It took 2 days for us to rip everything out back to bare metal... just 9 weeks before our first guests arrived...
From day dreaming to welcoming our first guests, pulling the team together and building through the pandemic... the process has been a roller coaster!
We always had plans to build a little hideaway on Tullibardine Hill. The old falling down picnic hut was the perfect spot and we spent many nights sketching plans on the back of beer mats.. but when lockdown hit we started to think bigger when we realised we weren’t the only ones who were dreaming of somewhere to escape to! However we had our work cut out!
The broken-down sheep shed, two derelict cottages and an outbuilding that used to house the shepherd’s pack of collies was all that was left of the old farm. A lot of graft was needed but with the views, the ruggedness and the feeling of remoteness, we knew we had a shot of building something really special.
We took the leap and submitted planning in November 2020, crossed our fingers and waited. We were over the moon to have the application approved in March 2021 but somewhat daunted about the task in hand...
...but we rolled up our sleeves and got on with it. The core team came together with Susan (Site manager) Jerry and Kenny on infrastructure, our carpenter Steven, Liam on timber framing and Angus (that’s me) trying to hold it all together.
The railway carriage was a facebook marketplace find. It was rescued from being used as an animal shelter and put back on wheels by the previous owner but it was still just a shell. It arrived at Muiredge on a misty winter’s morning and after convincing the local joiner, Steven Roy, to take on the job work commenced in March. It took 2 days for us to rip everything out back to bare metal (just 9 weeks before our first guests arrived!) and the complete rebuild began.
The shepherd’s hut project was an easier build by comparison. The chassis was welded together by Tullibardine Smithy with the timber floor and walls built off the metal box section. The complete build of the shepherd’s hut took Steven only 6 weeks, including the incredible bespoke kitchen and beds.
The spring of 2020 never actually made an appearance, with us still having frosty nights late into the year. The weather finally warmed up in mid-May and we pushed on with the work. Susan drafted in her sister, Gill and planted 1500 new native hedge plants to define the site boundary, and all fenced to keep the rabbits away. However, we soon had evidence of vole damage and I still remember the look on Susan’s face when she realised we would need to go back and install vole guards on each plant!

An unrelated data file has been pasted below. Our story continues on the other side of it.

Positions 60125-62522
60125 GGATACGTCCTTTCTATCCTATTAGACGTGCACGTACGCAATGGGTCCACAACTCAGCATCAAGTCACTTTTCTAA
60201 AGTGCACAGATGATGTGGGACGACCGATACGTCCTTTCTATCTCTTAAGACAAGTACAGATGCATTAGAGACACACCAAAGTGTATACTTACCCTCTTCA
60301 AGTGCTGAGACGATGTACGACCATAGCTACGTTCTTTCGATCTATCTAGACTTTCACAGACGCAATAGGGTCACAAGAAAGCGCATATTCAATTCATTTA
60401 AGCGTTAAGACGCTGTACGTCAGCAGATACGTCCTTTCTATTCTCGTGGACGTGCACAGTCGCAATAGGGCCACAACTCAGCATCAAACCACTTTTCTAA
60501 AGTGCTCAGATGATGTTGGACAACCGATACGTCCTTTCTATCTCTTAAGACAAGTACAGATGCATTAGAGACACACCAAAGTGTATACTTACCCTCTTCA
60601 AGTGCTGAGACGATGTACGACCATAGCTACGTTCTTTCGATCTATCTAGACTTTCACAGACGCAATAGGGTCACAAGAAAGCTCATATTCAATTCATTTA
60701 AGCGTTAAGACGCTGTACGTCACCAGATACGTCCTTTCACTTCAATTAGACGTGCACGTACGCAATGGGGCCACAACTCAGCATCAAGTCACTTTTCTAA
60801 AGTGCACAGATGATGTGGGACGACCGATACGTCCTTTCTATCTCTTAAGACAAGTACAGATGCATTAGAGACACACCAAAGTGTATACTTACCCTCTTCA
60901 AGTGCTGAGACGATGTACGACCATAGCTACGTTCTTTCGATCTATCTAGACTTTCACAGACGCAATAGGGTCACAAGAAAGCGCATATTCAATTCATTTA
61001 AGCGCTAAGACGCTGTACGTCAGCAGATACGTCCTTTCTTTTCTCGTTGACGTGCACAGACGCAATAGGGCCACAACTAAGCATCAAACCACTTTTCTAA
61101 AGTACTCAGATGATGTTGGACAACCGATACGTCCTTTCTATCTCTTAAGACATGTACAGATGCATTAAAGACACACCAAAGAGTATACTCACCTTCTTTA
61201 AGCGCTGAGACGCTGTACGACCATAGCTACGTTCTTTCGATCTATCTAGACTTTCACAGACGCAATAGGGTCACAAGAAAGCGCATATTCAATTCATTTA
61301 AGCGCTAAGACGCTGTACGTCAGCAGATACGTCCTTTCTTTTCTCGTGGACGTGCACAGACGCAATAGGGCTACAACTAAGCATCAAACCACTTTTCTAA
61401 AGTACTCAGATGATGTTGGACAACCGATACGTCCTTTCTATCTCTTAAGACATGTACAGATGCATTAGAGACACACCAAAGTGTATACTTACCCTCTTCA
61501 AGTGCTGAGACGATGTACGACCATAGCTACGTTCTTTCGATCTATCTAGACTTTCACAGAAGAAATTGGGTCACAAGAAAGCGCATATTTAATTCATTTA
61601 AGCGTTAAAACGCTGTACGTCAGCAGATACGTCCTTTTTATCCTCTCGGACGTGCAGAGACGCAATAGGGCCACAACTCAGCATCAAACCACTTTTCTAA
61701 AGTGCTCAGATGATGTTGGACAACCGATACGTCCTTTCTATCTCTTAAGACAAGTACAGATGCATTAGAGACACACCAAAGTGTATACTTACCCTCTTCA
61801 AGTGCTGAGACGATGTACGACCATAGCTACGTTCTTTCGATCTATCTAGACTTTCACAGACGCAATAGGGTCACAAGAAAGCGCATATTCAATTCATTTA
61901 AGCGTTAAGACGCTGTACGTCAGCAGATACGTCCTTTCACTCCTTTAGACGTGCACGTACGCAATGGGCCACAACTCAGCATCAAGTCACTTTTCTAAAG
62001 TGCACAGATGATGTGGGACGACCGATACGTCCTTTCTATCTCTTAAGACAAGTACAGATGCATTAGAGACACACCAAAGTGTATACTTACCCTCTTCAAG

Next was the new water supply with a new 600m long water main buried around the site, and the installation of a new pump and pumphouse to direct our spring water to each tent and hut.
Liam was busy framing up each of the compost toilet and shower pods and at one stage had blocked the entire farmyard with stick framed walls! The toilets were brought back up to the site at the end of May, to be clad with larch boards we had harvested and milled from felled trees in the woodland adjacent to the site back in March.
Now we were into June and nearly complete with only the huts to wire, plumb and relocate to their new homes, the tents decks to build, tents to erect and furnish and all toilet plumbing... as well as the shed to gut and refit...!
We got there in the end with a huge effort from the core team as well as some great favours called in from family and friends near and far. We will be forever in debt to those that helped in the final days – you all know who you are!
We are all so proud of what we have created and are delighted to be welcoming guests who we hope will love the place as much as we do. And for any guests who would like to chat over the build I’d be happy to bore you over a beer next to the campfire.
We’re not resting though as the team are itching to get on to the next project so sign up to keep up with the evolution of this beautiful corner of Perthshire.